In the handsome Geological Map of Alabama, by the State Geologist, Eugene A. Smith, the formations are clearly shown in distinct coloring, which is also harmonious and agreeable to the eye. In the accompanying description and explanatory chart, which corresponds with the map in size and form, the formations, names, synonyms, classification, and common fossils; thickness, lithological and topographical characters, area and distribution; useful products, soils, characteristic timber growth and agricultural features; and the reports in which these features are described, are conveniently shown for ready reference in parallel columns. Mr. Smith's reports, of which we have had many, all bear the marks of good work.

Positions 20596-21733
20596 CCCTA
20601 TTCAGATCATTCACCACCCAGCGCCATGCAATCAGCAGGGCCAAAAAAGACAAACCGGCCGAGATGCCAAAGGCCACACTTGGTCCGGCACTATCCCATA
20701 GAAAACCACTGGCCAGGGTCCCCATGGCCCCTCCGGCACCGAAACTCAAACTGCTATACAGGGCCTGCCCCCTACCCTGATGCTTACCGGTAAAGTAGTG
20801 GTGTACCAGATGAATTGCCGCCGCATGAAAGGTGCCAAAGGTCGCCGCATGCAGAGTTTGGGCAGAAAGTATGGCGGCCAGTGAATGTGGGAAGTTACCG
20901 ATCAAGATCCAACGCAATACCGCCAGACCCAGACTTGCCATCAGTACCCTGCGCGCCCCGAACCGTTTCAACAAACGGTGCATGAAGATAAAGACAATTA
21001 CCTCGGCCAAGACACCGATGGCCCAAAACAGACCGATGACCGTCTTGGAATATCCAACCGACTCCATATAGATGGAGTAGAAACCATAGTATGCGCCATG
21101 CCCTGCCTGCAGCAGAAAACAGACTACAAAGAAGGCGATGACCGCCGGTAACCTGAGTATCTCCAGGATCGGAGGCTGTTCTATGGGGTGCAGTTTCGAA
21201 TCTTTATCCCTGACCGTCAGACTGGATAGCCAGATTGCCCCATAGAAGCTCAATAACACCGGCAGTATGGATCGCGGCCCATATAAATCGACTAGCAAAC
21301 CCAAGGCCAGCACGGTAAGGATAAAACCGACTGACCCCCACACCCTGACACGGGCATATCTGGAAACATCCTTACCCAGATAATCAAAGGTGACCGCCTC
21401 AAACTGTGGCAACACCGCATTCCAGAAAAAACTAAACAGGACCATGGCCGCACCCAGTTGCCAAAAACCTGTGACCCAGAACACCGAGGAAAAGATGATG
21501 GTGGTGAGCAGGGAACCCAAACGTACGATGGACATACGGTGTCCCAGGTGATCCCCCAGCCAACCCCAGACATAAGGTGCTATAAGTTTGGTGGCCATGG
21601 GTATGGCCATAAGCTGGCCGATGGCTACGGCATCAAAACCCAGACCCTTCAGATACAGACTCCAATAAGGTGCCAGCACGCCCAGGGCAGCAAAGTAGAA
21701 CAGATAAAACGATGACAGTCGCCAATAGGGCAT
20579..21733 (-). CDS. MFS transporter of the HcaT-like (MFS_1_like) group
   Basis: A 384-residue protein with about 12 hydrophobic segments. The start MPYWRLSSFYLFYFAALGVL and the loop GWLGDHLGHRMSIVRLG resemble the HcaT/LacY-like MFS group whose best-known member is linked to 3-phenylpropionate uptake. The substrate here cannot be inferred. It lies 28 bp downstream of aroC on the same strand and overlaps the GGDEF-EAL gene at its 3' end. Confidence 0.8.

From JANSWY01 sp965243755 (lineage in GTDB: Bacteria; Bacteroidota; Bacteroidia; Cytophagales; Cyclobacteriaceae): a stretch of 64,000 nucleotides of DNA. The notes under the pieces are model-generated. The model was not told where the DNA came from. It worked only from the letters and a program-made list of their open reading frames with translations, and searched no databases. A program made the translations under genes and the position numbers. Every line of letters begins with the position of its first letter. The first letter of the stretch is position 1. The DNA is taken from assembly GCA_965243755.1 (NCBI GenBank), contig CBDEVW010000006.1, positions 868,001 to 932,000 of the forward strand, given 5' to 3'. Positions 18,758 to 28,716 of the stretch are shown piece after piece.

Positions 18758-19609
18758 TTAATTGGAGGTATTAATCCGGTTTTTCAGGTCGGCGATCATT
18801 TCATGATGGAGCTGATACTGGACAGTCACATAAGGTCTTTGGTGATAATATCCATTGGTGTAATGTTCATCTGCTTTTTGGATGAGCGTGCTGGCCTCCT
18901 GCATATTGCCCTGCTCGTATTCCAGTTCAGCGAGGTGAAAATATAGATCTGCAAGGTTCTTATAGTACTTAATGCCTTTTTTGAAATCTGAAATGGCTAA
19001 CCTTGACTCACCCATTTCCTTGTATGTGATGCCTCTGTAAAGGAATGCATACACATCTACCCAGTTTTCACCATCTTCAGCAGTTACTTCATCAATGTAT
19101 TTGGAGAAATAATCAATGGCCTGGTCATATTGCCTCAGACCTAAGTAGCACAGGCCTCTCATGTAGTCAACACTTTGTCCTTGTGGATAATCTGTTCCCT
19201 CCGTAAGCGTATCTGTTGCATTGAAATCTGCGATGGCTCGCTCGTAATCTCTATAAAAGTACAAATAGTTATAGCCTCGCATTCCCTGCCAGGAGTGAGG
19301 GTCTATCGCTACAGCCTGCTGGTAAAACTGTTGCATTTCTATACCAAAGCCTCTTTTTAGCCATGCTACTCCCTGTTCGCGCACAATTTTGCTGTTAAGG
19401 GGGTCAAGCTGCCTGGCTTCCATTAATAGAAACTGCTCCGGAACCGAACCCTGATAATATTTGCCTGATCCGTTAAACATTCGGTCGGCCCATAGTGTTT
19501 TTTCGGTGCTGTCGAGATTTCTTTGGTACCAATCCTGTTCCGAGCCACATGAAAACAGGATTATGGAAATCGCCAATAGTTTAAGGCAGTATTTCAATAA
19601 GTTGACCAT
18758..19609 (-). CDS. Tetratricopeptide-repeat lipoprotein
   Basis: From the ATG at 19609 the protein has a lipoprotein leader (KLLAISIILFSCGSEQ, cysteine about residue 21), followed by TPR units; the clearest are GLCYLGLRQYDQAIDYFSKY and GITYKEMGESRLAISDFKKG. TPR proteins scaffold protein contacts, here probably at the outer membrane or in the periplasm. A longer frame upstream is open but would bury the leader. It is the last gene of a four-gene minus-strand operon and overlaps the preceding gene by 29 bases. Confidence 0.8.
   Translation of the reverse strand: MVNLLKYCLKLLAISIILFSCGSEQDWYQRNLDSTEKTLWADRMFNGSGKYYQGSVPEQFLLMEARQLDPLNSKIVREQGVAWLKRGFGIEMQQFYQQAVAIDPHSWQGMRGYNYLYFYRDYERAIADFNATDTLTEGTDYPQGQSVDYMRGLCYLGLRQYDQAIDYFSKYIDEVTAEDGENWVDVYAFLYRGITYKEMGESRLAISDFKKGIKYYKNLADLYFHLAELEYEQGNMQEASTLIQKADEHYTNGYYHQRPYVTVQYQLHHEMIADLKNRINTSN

The thirteenth volume of the Bulletin of the United States Fish Commission, 1893, contains the proceedings of the World's Fisheries Congress, which was held in Chicago in October, 1893, and the papers that were read there. These papers, represented by forty-nine in the volume, touched various fishery topics, and in many cases called out considerable debate. The same subject gave rise to the expression of divergent opinions, especially on some phases of the commercial fisheries, which demonstrated that a fair conclusion on any of the subjects discussed can be reached only after a careful consideration of all the views presented. The papers given in the volume, being the views of representative men upon the subjects treated, are necessarily of great practical worth, and are published by the Fish Commission with the idea of furnishing the general public with valuable information concerning the fishery industry, and not with any view of approving or disapproving the opinions expressed. Some of the papers are handsomely illustrated, particularly that of Mr. G. F. Kunz, on pearls.